MCCLUSKEY LAW OFFICE is a criminal defense law office dedicated to protecting the rights of individuals charged with crimes.  M. E. McCluskey, Esq. is available to represent clients charged with  FELONIES and or MISDEMEANORS in Arvada, Aurora, Bennett, Beyers, Boulder, Breckenridge, Brighton, Broomfield, Castle Rock, Centennial, Cherry Creek, Denver, Edgewater, Engelwood, Federal Heights, Fort Collins, Fort Lupton, Fort Morgan Greeley, Greenwood Village, Frederick, Highlands Ranch, Kiowa, Lakewood, Lakeside, Littleton, Lochbuie, Lodo, Longmont, Louisville, Loveland, Northglenn, Parker, Platteville, Sheridan, Strasburg, Thornton, Telluride, Vail, Watkins, Westminster, Wheat Ridge, Windsor, Front Range communities and ADAMS, ARAPAHOE, BOULDER, BROOMFIELD, CLEAR CREEK, DENVER, DOUGLAS, EL PASO, GILPIN, JEFFERSON, LARIMER, and WELD counties.


From: Michigan State University
Animal Legal & Historical Center

​Owner of animal rescue shelter & dog grooming services was arrested and charged with 13 counts of animal cruelty in Illinois.  Police officers then searched the owner's business premises.  Owner was found not guilty on all counts by an Illinois judge.  Owner then filed claims under § 1983 for false arrest and illegal searches in violation of the Fourth Amendment and under Illinois law for malicious prosecution and intentional infliction of emotional distress.  The judge's opinion follows below:

Sykes, Circuit Judge.
*1 Vaughn Neita was arrested and charged with multiple counts of animal cruelty and neglect under Illinois law after surrendering two dogs to Chicago's Department of Animal Care and Control. An Illinois judge found him not guilty on all counts. Neita maintains that the officials who arrested and prosecuted him had no basis to do so; he brought this suit for damages under 42 U.S.C. § 1983 and Illinois law. The district court dismissed Neita's federal claims for failure to state a claim and declined to exercise supplemental jurisdiction over the state-law claims. Because the allegations in Neita's complaint are sufficient to state claims for false arrest and illegal searches in violation of the Fourth Amendment, we reverse.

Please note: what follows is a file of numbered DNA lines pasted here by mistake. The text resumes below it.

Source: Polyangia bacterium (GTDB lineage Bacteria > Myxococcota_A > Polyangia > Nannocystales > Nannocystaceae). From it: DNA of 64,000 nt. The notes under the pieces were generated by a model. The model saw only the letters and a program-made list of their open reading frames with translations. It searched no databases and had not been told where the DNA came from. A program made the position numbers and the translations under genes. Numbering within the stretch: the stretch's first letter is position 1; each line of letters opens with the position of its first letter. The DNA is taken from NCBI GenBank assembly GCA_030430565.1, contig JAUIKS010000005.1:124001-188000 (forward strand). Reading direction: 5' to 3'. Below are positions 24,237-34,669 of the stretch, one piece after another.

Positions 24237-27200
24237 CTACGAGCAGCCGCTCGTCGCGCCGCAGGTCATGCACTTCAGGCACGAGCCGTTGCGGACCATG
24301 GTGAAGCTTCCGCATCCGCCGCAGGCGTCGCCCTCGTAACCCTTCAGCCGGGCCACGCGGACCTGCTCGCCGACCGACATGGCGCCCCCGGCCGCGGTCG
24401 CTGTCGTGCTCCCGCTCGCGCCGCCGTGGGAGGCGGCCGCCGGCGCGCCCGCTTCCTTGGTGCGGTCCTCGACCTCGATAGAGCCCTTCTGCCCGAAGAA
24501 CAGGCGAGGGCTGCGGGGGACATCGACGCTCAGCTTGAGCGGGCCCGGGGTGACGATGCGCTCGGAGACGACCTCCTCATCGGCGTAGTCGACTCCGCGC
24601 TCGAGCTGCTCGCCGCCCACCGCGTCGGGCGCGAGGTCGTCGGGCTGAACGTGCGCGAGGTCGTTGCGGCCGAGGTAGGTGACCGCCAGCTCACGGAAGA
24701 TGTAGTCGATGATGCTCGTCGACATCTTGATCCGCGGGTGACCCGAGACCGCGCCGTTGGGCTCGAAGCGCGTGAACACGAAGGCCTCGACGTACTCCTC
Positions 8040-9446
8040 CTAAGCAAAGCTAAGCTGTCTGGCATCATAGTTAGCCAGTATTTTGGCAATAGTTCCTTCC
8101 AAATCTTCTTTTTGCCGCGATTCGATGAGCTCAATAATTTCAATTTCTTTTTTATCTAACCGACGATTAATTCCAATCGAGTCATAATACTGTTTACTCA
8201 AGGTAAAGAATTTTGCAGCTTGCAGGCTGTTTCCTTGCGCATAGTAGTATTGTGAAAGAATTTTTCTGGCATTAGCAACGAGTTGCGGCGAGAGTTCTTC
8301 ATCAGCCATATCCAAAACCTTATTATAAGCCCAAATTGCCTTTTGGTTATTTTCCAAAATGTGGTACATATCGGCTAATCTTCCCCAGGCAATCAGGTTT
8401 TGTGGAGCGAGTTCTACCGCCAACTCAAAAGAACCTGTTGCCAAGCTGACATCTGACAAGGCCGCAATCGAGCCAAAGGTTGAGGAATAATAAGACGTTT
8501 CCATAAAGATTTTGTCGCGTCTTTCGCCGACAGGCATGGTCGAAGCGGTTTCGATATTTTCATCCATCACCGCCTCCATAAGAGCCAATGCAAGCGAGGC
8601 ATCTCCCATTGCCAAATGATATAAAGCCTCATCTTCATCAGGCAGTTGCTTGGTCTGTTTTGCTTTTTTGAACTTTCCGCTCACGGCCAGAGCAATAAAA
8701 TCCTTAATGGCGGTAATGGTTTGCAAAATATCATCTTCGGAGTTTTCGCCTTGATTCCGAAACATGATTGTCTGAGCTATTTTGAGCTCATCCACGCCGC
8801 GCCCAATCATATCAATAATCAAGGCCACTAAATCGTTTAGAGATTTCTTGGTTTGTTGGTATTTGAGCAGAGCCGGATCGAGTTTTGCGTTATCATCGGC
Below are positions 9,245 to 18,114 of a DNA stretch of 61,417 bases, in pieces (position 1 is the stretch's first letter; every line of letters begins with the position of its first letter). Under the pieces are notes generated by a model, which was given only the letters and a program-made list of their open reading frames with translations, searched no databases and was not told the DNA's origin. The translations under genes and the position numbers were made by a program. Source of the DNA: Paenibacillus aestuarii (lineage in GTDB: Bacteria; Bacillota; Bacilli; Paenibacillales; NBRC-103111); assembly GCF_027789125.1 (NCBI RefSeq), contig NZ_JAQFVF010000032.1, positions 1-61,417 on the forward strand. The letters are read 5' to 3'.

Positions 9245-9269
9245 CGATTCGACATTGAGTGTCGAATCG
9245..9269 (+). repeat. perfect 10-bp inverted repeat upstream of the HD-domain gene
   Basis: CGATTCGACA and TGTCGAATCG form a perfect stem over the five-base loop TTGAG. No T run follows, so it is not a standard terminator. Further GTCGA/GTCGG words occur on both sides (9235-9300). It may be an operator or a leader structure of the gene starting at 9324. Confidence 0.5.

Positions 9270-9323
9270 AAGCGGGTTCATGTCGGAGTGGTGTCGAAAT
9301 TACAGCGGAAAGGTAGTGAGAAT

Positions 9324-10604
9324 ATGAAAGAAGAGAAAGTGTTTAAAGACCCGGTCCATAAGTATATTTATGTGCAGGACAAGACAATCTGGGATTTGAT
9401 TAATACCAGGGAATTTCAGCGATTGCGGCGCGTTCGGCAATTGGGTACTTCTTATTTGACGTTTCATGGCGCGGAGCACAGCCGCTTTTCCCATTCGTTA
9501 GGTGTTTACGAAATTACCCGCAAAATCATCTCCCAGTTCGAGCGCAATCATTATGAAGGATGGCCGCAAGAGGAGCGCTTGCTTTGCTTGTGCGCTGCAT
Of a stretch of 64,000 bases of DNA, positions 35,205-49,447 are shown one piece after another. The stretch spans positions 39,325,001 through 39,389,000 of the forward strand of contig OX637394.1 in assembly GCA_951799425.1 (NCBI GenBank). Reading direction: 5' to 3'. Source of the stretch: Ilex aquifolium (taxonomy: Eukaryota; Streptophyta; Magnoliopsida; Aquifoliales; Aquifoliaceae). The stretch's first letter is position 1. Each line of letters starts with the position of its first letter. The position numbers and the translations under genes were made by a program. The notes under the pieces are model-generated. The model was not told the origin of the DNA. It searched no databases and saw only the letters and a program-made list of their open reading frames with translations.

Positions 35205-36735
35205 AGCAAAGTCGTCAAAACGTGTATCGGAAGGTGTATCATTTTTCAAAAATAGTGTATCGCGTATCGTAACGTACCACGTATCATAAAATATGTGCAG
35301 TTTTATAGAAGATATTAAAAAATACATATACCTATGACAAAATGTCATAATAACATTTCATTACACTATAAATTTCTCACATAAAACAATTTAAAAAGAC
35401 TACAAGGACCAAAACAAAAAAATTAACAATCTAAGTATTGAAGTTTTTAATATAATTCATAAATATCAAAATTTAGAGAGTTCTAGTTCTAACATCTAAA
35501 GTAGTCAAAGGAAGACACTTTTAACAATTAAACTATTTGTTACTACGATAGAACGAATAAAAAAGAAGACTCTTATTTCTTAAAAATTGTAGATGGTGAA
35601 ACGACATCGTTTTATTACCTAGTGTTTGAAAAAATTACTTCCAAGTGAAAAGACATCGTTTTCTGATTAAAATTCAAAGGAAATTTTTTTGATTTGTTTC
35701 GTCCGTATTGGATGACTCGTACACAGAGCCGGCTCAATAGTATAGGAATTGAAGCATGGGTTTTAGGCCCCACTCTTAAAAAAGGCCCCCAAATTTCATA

C.R.S. 18-9-204.5 (2016)  Dangerous dog means any dog that inflicts serious bodily injury upon or causes the death of a person or domestic animal; or demonstrates tendencies that would cause a reasonable person to believe that the dog may inflict bodily or serious bodily injury upon or cause the death of any person or domestic animal; (emphasis added)
(3) (a) A person commits ownership of a dangerous dog if such person owns, possesses, harbors, keeps, has a financial or property interest in, or has custody or control over a dangerous dog.
(b) Any owner who violates paragraph (a) of this subsection (3) whose dog inflicts bodily injury upon any person commits a class 3 misdemeanor. Any owner involved in a second or subsequent violation under this paragraph (b) commits a class 2 misdemeanor.